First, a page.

Remedies available to pursuer: rejection
 It is not in dispute that, once a breach of contract is established, the pursuer is entitled to damages. What is in dispute is whether the pursuer is also entitled to reject the car. The law on this matter is set out primarily in section 15B of the Sale of Goods Act 1979, a provision that applies to Scotland only. This is in the following terms:
"(1) Where in a contract of sale the seller is in breach of any term of the contract (express or implied), the buyer shall be entitled --
(a) to claim damages, and
(b) if the breach is material, to reject any goods delivered under the contract and treat it as repudiated.
(2) Where a contract of sale is a consumer contract, then, for the purposes of subsection (1)(b) above, breach by the seller of any term (express or implied) --
(a) as to the quality of the goods or their fitness for a purpose,
shall be deemed to be a material breach".
The right to reject is lost, however, if the buyer accepts or is deemed to have accepted the goods sold. Section 35 of the Act provides for certain situations where the buyer is deemed to have accepted the goods. These include intimation to the seller that the goods have been accepted (subsection (1)(a)), the performance by the buyer of any act that is inconsistent with the ownership of the seller (subsection (1)(b)), and cases where after the lapse of a reasonable time the buyer retains the goods without intimating to the seller that he has rejected them (subsection (4)). In addition, subsection (6)(a) provides that the buyer is not deemed to have accepted the goods merely because he asks for or agrees to their repair by or under an arrangement with the seller. Finally, section 59 of the Act provides that where any reference is made in the Act to a reasonable time the question what is a reasonable time is a question of fact.
 In addition to the right of rejection provided in section 15B of the Sale of Goods Act, and previously at common law, certain further remedies are made available to consumers under sections 48A-48F of the Act; these were introduced into Scots and English law by the Sale and Supply of Goods to Consumers Regulations 2002 (SI 2002/3045) in order to implement the European Consumer Sales Directive 1994/44/EC. These apply to goods that do not conform to the contract of sale at the time of delivery. In that event, the buyer has the right (under section 48A(2)(a) and section 48B) to require the seller to repair or replace the goods. If that is unsuccessful, the buyer has the right (under section 48A(2)(b) and section 48C) to require the seller either to reduce the purchase price of the goods by an appropriate amount or to rescind the contract. These remedies are subject to requirements of proportionality, and the relationships that exist among the various remedies are not clear. Nor is their relationship with the remedy of rejection under the Sale of Goods Act. Because of the uncertainties in this area of the law the remedies available for the supply of faulty goods in consumer sales were the subject of a reference to the Scottish Law Commission and the Law Commission for England and Wales. The two Commissions produced a Joint Consultation Paper on Consumer Remedies for Faulty Goods (Law Commission No 188; Scottish Law Commission No 139, published in November 2008) and subsequently a Joint Report on the same subject (Law Commission No 317; Scottish Law Commission No 216, published in November 2009). The Report proposes a scheme under which the two sets of remedies, those under the Sale of Goods Act (and the common law) and those under the European directive, would be properly integrated. In short, the scheme is that a consumer who is supplied with faulty goods should be entitled to reject them, and at that point should have a choice of remedies: he may opt for termination of the contract and a refund of the price, or alternatively may opt for the European-inspired remedies of either repair or replacement (with termination and refund or a price reduction as fall-back remedies in the event that the European remedies are chosen). The solicitor for the defenders referred me to the work of the Law Commissions, but it seems to me that the Consultation Paper and Report can only be used to the extent that they survey the existing law; the scheme that is put forward in the Report and considered in the Consultation Paper is an innovation on the existing law.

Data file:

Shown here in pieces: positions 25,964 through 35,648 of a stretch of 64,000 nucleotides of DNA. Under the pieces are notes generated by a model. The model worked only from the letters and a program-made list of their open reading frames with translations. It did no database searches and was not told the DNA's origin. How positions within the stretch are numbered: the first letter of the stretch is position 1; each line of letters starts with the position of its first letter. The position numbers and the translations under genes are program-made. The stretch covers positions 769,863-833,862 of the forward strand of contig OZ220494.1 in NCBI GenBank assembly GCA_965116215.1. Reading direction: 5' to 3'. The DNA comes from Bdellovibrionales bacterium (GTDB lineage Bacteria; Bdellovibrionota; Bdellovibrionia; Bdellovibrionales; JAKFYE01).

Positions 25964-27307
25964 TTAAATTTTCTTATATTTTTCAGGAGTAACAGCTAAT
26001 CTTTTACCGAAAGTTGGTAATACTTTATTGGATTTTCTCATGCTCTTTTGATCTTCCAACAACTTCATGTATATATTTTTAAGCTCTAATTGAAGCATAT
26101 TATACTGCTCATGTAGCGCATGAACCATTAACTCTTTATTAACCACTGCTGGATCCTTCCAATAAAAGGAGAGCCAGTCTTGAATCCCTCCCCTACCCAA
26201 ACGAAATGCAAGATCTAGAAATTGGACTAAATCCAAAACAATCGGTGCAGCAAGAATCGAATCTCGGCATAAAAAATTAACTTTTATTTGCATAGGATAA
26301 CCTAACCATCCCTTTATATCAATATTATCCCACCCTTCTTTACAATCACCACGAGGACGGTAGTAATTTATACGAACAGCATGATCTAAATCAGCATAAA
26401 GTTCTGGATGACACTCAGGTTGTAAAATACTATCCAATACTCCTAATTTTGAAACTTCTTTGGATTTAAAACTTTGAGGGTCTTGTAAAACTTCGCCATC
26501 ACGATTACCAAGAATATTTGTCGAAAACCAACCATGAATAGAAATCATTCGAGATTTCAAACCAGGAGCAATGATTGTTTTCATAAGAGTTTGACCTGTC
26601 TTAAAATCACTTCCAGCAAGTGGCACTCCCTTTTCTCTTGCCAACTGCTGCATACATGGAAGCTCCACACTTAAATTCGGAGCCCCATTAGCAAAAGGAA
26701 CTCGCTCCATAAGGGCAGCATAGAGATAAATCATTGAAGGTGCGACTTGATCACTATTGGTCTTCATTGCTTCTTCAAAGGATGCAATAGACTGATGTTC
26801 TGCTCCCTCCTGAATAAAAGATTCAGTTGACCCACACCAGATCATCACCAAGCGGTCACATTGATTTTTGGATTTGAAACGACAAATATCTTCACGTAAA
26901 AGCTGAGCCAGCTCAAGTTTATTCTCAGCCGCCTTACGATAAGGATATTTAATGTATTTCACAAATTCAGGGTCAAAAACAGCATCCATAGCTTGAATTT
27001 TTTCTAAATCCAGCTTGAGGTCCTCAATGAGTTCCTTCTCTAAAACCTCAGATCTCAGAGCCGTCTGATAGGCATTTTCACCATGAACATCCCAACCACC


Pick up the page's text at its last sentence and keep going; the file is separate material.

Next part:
The remedy that the pursuer seeks to invoke in his pleadings is described as "rejection", although no mention is made of section 15B or indeed any other provision of the Sale of Goods Act. The submissions made at the close of the evidence were concerned almost exclusively with rejection under section 15B. Nevertheless, counsel for the pursuer did at one point raise the question of whether, if rejection under section 15B had not taken place within a reasonable time, what the pursuer did in June 2007 might be equated with rescission under section 48C of the Act. I will return to this question at paragraph  below. At present, however, I will discuss the issues raised in the case on the basis that what is relied on is rejection under section 15B, and that the critical question is whether such rejection was timeous under section 35.